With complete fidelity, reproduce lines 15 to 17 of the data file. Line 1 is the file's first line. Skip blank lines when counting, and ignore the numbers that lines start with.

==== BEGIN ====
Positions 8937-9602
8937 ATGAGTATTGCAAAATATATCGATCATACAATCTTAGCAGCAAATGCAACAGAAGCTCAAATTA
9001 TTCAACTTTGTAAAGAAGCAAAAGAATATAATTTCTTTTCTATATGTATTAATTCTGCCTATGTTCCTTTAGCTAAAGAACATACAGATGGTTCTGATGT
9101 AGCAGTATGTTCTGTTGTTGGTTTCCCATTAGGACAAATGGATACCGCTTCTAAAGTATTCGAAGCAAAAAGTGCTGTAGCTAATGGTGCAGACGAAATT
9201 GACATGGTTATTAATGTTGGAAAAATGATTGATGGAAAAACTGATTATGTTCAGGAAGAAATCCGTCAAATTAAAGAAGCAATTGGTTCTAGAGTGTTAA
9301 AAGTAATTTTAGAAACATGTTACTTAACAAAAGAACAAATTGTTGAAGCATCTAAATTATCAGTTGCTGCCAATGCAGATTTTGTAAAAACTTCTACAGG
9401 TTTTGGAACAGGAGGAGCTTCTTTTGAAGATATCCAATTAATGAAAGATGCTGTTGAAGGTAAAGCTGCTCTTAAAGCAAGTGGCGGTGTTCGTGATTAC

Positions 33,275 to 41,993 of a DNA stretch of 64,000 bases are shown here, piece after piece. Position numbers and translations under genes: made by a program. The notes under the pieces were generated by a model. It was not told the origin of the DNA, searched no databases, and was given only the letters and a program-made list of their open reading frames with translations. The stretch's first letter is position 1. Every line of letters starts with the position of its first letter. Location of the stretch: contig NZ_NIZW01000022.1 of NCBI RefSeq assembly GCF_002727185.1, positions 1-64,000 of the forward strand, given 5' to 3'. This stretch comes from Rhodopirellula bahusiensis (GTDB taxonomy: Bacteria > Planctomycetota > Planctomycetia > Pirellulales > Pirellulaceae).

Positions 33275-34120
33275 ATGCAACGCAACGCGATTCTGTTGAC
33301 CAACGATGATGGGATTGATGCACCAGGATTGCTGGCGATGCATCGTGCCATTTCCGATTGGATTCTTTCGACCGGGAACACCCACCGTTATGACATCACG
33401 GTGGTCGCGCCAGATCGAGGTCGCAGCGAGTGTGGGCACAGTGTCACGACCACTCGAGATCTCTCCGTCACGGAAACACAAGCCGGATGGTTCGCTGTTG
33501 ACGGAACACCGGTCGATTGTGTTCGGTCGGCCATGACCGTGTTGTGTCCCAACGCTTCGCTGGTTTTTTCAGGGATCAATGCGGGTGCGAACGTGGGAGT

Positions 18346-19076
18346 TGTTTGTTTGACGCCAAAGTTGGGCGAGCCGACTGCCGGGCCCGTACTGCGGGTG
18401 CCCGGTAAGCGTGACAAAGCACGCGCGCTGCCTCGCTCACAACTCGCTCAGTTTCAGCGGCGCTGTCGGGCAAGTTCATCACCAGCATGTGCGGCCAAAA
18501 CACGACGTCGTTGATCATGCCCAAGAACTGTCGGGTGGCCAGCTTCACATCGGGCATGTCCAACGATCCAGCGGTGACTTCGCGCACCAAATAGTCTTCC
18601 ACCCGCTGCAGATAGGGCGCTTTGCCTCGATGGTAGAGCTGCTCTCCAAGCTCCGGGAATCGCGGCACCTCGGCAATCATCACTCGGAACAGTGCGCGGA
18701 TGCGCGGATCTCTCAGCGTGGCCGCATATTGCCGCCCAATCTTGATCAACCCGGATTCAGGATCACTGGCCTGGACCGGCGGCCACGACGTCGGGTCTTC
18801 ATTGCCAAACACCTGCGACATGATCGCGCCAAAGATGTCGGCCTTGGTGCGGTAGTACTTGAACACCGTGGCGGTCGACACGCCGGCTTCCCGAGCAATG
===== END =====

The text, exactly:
18346 TGTTTGTTTGACGCCAAAGTTGGGCGAGCCGACTGCCGGGCCCGTACTGCGGGTG
18401 CCCGGTAAGCGTGACAAAGCACGCGCGCTGCCTCGCTCACAACTCGCTCAGTTTCAGCGGCGCTGTCGGGCAAGTTCATCACCAGCATGTGCGGCCAAAA
18501 CACGACGTCGTTGATCATGCCCAAGAACTGTCGGGTGGCCAGCTTCACATCGGGCATGTCCAACGATCCAGCGGTGACTTCGCGCACCAAATAGTCTTCC